Janeca Carranza got our attention when she opened up online recently with a soul-bearing account of the ‘raw and evolving’ experience of becoming a first-time parent and the impact on her physiological, social, financial and emotional wellbeing. Her musings open a dialogue about co-parenting (she and her husband are sharing the load) and how family-friendly and culturally-sensitive initiatives will help overcome barriers for women and diversity in the workplace.
Can you tell us about your career journey so far?
I completed my bachelor degree at 19 (in the Philippines) and left for my first job overseas. My career journey started as a product marketer for Sony Walkman based in Dubai. I came to Australia in 2007 and worked for a food company as a quality assurance analyst and then as a food marketer. In 2010, I decided to study law in Australia and eventually got a job in the government. In 2017, I became a qualified lawyer and took a secondment in a legal policy role. After this I moved back in my substantive role where I provided operational and business reports to executive management. I have continued to work in the public sector and have been in various roles for about seven years focusing on corporate services and policy.
Congratulations on the recent arrival of your gorgeous daughter, Shifra. How has becoming a parent changed your perspective on life?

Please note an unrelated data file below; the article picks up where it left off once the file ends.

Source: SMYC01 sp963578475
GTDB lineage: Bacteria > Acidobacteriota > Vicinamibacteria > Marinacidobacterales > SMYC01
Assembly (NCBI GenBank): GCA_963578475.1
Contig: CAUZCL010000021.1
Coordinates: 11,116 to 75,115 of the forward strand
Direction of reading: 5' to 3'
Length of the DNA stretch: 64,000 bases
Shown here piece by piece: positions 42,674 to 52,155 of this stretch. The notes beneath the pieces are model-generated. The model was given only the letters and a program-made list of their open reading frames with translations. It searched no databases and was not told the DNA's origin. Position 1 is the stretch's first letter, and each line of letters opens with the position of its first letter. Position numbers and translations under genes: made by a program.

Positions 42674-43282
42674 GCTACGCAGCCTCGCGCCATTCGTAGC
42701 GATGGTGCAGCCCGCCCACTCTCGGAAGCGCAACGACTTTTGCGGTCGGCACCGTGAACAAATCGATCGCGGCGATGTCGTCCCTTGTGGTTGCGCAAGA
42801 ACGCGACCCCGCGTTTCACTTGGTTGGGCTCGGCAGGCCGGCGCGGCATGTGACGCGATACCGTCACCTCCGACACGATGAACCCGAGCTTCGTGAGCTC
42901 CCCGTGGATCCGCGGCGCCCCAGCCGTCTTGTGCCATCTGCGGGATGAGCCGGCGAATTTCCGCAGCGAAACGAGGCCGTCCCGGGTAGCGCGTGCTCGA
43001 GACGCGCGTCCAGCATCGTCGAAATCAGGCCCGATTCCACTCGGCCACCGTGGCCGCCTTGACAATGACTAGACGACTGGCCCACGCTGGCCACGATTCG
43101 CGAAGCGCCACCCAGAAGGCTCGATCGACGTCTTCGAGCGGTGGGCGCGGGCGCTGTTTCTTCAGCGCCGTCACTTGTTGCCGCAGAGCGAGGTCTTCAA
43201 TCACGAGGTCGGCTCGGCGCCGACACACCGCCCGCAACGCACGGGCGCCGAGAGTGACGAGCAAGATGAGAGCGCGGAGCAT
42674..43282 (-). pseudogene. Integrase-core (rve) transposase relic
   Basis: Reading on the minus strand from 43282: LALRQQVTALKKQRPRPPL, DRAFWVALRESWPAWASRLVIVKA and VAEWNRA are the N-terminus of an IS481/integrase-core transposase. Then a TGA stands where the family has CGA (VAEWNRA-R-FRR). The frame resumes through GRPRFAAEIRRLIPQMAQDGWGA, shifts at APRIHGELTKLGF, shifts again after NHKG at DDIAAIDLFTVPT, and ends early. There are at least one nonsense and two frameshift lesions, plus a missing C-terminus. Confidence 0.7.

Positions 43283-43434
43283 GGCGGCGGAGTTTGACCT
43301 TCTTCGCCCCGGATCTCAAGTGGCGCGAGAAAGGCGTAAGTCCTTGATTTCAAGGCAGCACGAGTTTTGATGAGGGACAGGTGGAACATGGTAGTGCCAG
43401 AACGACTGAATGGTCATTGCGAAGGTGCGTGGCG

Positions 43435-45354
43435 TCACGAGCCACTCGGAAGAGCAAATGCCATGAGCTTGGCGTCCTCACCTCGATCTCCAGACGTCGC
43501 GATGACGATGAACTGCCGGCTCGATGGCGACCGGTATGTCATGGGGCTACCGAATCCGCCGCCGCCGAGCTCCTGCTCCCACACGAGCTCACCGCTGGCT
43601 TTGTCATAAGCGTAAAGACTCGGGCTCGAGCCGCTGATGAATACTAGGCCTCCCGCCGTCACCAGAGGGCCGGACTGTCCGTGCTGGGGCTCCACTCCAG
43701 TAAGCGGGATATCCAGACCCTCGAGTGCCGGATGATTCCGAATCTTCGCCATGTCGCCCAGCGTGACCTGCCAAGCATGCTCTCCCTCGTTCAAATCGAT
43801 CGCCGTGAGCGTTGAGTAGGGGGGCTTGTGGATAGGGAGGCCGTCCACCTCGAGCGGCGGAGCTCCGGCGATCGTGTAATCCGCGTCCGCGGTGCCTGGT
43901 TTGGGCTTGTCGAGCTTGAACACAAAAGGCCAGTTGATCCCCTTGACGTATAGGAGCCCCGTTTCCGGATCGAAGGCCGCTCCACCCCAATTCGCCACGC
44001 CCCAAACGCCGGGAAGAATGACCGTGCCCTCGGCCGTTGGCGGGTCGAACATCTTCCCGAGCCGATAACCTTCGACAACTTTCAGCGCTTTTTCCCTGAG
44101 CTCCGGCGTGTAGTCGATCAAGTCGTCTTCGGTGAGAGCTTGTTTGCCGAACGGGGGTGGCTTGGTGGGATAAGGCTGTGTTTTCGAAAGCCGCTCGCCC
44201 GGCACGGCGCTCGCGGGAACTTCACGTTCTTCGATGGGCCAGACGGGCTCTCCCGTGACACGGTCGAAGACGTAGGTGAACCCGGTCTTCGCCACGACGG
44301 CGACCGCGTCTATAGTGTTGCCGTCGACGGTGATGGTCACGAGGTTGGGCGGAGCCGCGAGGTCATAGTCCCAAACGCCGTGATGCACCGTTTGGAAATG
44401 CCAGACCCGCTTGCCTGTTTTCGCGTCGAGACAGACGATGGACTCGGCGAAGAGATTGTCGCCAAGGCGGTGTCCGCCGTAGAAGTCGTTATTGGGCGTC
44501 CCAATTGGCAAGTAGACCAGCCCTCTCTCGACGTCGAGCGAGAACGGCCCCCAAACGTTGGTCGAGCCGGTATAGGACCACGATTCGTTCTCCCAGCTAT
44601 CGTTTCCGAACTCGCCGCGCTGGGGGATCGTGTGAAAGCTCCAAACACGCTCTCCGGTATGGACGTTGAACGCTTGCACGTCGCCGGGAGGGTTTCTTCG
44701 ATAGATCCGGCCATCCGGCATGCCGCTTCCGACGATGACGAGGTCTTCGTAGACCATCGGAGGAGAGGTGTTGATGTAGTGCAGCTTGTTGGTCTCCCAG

Becoming a parent has given me inspiration and goals to achieve. I’d like Shifra to learn many things at the right age, so I’m co-planning for her future to give her the best chance in life.
You are on parental leave from your government administration position. How were you feeling when you left work to start parental leave?
Honestly, I had the best support from my team. I gave notice to my manager 10 weeks in advance, so they were able to find a replacement in time before I left. I worked through until 37 weeks and was able to train my replacement. My colleagues gave me a baby present and a nice farewell.
How are you keeping in touch with work while you’re away?
I keep in touch via email or SMS. I also have social media accounts including LinkedIn and Instagram, so when I get tagged or post something and they see it, I get messages from time to time from my colleagues. It’s a fantastic way to communicate both personally and professionally.
Before starting a family, you made the decision to pivot your career and pursue an education/job in law. What led you to this?
I completed my law degree prior to starting a family and have continued to work in public service since then. It’s complementary as I have studied part-time while working and have always desired to apply my legal skills in public service.
You are passionate about advancing gender and ethnic diversity in the legal profession and society as a whole. What do you think are the biggest barriers for women and diversity in the workplace? What needs to change? What can companies practically do to better support families and a more inclusive society?
There is an inherent double ceiling for me as an Asian migrant and as a woman. As a member of the Asian Australian Alliance and Asian Australian Lawyers Association, I’ve been a strong proponent of diverse representation of the Asian community (which is also quite broad in its own). I believe that lack of representation and low level of awareness and acceptance to the community are some of the barriers for women and diversity in the workplace. I’ve seen and read many plans being made about diversity inclusion and equal representation in senior roles for women.